TWENTY-FIRST SUNDAY IN ORDINARY TIME
Pain and suffering beseech us to find a diagnosis and prognosis for our own sanity and wellbeing. Under such circumstances, the body craves healing, wellness and wholeness. Healing is never instantaneous. It is methodical in its own right. We must endure it until the end. Never overdose yourself. There is never an expedient cure. Overindulgence of any kind will only worsen the human condition or may accelerate death. Follow the advice of those who went before us. Be patient in your affliction (Rom.12:12; Heb.12:13). It is God’s way of disciplining us and guiding us towards the path of wisdom and perfection.
Discipline in every aspect of human life is mandatory for good health, and perfection. God intended us to have life in abundance (Jn.10:10) and to be perfect (Mat.t.5:48) and to reflect his glory. However, he never promised us there would be no suffering (Mk.10:30). In addition, the four Song of the suffering servant of God (Is. 42:1-4; 49:1-6; 50:4-7; 52:13-53:12) recap that all of us who exist Christ (Acts 17:28) are heirs with him in his sufferings.
Redemptive Suffering is the school of divine love and perfection of the soul. Just as the human body craves for healing form physical pain and disorder, so does the soul under the weight of guilt, sin, and sorrow hankers for cleansing and deliverance. Through discipline and a regimen of drugs, the body recovers from its pains and suffering. The soul requires the same level of discipline and continuous dosage of divine virtues, values and valour if it is to survive its spiritual malaise and retain the true image and likeness of God.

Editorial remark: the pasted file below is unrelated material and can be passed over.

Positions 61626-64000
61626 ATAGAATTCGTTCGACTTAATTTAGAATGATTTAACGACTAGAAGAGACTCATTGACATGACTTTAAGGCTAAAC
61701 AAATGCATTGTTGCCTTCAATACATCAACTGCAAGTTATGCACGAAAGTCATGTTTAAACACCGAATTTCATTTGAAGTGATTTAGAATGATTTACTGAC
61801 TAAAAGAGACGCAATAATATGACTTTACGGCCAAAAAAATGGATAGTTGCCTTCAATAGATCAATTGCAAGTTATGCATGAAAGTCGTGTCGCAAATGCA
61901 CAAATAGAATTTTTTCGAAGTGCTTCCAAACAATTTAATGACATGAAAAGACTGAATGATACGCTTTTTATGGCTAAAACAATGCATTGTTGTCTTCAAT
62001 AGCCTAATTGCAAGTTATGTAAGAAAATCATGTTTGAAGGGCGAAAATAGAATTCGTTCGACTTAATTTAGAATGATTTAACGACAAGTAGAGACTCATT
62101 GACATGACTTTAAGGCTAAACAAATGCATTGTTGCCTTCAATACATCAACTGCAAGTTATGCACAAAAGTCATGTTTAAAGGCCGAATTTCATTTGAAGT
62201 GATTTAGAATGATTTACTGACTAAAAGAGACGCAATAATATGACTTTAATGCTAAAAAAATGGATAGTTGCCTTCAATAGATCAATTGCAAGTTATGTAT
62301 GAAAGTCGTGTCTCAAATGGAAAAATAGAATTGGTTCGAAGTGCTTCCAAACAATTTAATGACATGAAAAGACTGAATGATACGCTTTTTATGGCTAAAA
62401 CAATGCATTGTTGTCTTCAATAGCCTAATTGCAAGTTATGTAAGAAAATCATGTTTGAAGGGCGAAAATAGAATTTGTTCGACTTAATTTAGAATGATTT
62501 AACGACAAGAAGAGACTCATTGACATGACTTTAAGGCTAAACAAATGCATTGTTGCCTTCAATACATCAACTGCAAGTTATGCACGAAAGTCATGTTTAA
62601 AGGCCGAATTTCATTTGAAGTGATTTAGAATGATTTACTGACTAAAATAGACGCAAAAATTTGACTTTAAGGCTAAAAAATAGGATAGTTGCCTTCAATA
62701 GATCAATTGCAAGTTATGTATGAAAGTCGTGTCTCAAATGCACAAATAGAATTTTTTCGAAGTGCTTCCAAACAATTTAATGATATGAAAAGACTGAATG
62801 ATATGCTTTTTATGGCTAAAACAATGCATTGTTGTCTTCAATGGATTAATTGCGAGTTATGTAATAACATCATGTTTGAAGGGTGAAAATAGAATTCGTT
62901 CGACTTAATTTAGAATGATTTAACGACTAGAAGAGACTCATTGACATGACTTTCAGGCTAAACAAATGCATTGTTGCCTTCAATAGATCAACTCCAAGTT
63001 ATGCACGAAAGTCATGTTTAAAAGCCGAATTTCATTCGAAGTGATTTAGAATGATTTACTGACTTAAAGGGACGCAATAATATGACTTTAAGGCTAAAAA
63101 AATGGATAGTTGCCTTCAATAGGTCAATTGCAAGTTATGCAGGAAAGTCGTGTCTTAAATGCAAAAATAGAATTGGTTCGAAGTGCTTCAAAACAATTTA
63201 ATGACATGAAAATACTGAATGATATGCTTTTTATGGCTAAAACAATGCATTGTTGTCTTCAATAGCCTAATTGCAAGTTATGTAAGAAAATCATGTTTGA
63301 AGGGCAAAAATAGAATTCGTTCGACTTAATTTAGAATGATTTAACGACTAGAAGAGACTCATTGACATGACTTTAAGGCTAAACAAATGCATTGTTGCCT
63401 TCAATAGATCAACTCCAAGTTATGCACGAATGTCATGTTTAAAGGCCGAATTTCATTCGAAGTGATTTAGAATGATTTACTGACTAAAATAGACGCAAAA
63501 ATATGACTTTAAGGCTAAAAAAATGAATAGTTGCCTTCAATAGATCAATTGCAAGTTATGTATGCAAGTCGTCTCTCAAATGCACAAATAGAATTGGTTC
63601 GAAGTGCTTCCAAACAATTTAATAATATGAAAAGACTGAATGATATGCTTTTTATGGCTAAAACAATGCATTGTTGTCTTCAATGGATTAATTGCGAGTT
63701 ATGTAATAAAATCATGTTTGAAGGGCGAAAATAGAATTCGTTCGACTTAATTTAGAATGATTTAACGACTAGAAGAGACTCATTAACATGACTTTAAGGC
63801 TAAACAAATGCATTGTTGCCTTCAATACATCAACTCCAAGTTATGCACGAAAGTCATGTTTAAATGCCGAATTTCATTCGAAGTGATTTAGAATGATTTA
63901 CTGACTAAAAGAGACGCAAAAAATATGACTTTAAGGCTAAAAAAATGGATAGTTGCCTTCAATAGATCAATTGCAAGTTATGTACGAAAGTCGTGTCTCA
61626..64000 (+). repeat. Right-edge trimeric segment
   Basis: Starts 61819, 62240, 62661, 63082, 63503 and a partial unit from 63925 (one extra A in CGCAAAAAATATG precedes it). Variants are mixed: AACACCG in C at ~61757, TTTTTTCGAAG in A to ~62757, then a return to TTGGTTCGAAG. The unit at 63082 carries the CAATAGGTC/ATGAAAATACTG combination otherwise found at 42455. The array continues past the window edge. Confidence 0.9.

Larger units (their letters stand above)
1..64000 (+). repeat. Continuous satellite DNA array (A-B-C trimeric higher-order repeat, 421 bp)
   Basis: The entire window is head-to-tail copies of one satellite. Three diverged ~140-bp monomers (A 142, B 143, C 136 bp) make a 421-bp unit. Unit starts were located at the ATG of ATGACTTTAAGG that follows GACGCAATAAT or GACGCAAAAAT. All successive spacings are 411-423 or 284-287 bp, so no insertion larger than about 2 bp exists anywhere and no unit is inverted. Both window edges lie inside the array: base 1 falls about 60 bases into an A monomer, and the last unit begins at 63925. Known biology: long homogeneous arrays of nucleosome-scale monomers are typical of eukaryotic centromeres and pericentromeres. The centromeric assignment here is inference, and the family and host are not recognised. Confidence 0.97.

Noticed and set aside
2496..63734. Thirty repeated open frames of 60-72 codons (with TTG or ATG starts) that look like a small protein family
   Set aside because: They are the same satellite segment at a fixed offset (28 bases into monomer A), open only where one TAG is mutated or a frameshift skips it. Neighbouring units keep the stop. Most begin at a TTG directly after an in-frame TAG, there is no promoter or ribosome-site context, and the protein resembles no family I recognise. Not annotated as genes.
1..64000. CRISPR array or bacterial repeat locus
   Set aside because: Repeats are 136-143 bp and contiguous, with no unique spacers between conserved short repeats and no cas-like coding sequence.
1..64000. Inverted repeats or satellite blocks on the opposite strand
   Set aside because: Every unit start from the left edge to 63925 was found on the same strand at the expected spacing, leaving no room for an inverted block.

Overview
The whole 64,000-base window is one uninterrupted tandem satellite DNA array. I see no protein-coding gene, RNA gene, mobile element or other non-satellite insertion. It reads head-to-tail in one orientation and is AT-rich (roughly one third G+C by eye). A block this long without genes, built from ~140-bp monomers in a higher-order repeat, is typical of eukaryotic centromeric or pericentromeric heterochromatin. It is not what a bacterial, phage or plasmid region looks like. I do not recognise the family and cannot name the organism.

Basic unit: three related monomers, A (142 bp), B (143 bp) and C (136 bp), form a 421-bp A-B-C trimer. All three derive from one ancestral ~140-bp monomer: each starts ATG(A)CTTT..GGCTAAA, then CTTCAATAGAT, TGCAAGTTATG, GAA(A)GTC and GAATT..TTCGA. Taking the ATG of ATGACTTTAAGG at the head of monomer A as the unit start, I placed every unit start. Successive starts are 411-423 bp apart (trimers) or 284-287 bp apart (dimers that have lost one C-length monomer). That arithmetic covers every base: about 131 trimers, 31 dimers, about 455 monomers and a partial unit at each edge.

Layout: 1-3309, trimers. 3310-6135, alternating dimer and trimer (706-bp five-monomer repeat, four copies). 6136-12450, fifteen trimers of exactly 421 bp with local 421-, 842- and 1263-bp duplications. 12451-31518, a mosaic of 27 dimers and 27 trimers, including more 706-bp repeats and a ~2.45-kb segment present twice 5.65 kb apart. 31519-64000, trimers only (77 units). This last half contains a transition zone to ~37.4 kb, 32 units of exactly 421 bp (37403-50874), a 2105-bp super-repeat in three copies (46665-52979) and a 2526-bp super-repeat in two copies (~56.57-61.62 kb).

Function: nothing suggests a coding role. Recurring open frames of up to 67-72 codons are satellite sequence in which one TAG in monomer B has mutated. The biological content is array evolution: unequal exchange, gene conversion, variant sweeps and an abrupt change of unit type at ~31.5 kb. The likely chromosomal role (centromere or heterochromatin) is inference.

Many saints discovered Christ on their sickbed. Francis of Assisi, Saint Ignatius of Loyola, St. Theresa, St. Catherine of Siena, St. Dominic Savio – just to name a few – all discovered Christ through redemptive suffering. God inflicted their flesh only to speak directly to their soul. I think God is doing the same with me. My sufferings are tools of God’s redeeming love and mercy. In the interim, he gave me some previews of what exists on the other side. It is a glory worth living pursuing.
The author of Hebrews 12:5-7, 11-13 defines redemptive suffering as acts of divine discipline guiding the beloved children of God in a steady path towards holiness and perfection. In this regard, the Beatitudes is a curriculum in faith and redemptive suffering. It offers rewards of those persevere to the end. Thus, faith does not permit us to grow despondent in the face of correction, suffering and pain for the sake of our perfection in Christ. Remember! God made his Son perfect through suffering (Heb.2:10). All the suffering of the Beatitudes guides us to the triumph of the end times. This is exactly what Isaiah 66:18-21 is alluding to: the children of Israel endured suffering and hardship in the wilderness and in exile but in the end, as a new nation they celebrated the glory of God. Human suffering is a form of spiritual discipline; we are never alone in our struggles. God is always fighting alongside us.
This too is the gist of Luke 13:22-30. Through sustained redemptive suffering, discipline, and desire for holiness and perfection, we will inherit the kingdom of God. However, our increasingly permissive world is intolerant of Christian discipline. However, today the Liturgy of the Word challenges us to reconsider our future in the kingdom of heaven. It reminds us, Christian discipline is all about cultivating the divine virtues, and imitating the gallantry of Christ in the midst of suffering that in the end, we may sing of the glories of God in union with Christ and the saints in the kingdom.
Lord, I willingly embrace whichever cross you send my way. I know you will carry it with me to the end.